National City’s childhood obesity rate is the worst in San Diego County, according to a UCLA Center for Health Policy and Research and the California Center for Publc Health Advocacy 2012 study.
That fact concerned Maribel Gavin, president of the nonprofit Kiwanis Club of Sweetwater, and principal of Sweetwater High School in National City.
Wanting to help combat obesity in National City, Gavin, along with her husband Andrew Gavin, also a Kiwanis member and an avid cyclist, created a program through the Kiwanis Club called Bikes 4 Kids. The program distributes two bicycles to two students at each grade level in the 13 public schools in National City.
Gavin said the bikes serve as a resource to help reduce the high obesity rate in the county’s second oldest city.
“We know there are a lot of other attributes toward child obesity like nutrition, but what can we do to give them a tool where they want to go outside and do something active as opposed to sitting inside the house watching TV, playing video games, basically just being sedentary?” Gavin said. “So we thought of this project.”
Now in its third year, Bikes 4 Kids has awarded 202 bikes and raised more than $18,000 to date.
The program is in its fundraising stage for this year’s event, including setting up a GoFundMe page: https://www.gofundme.com/Bikes4KidsProject seeking donations.
This year’s goal is to raise $20,000 to buy 200 bikes, helmets and locks for Standout Hardworking kids in National City. Bikes get distributed in December during the holiday season.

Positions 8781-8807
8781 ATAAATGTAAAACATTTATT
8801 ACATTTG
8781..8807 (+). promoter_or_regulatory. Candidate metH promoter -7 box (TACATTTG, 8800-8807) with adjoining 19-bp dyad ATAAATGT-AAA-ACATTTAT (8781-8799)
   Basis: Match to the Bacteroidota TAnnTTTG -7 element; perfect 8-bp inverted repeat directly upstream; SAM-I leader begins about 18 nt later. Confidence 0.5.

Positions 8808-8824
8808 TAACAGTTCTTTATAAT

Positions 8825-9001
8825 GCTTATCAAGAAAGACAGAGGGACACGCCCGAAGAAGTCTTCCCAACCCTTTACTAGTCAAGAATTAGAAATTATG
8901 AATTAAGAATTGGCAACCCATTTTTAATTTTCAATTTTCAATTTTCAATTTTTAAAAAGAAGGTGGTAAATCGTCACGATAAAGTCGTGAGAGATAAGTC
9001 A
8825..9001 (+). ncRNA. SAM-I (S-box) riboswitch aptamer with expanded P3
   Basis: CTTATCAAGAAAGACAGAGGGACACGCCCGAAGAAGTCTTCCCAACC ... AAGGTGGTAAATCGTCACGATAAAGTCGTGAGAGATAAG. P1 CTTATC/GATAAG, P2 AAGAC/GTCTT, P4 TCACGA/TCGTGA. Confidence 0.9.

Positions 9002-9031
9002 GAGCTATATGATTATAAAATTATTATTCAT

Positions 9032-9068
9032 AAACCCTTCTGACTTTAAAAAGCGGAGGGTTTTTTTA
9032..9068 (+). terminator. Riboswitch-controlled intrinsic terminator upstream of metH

Principals and teachers at each school select two students – a boy and a girl — who displayed good academic grades throughout the year or who have turned their grades around and have near perfect attendance. Students also have to be good citizens at school.
Andrew Gavin said awarding one boy and one girl a bike at each grade level is strategic instead of simply donating a bunch of bikes to kids.
“We call out a single kid in a grade. One boy, one girl and we award this bike to them in front of their peers so it’s a lot bigger deal for the recipient as well as 30 kids that went ‘Wow, how do I get (a bike) next year? What do I have to do?” Andrew Gavin said.
“We’ve seen the impact of singling out that kid in front of their peers.”
Andrew Gavin said right now it is difficult to measure if the bikes do help curb the obesity rate in National City. He said the impact would most likely be seen in the long term, maybe four to five years later.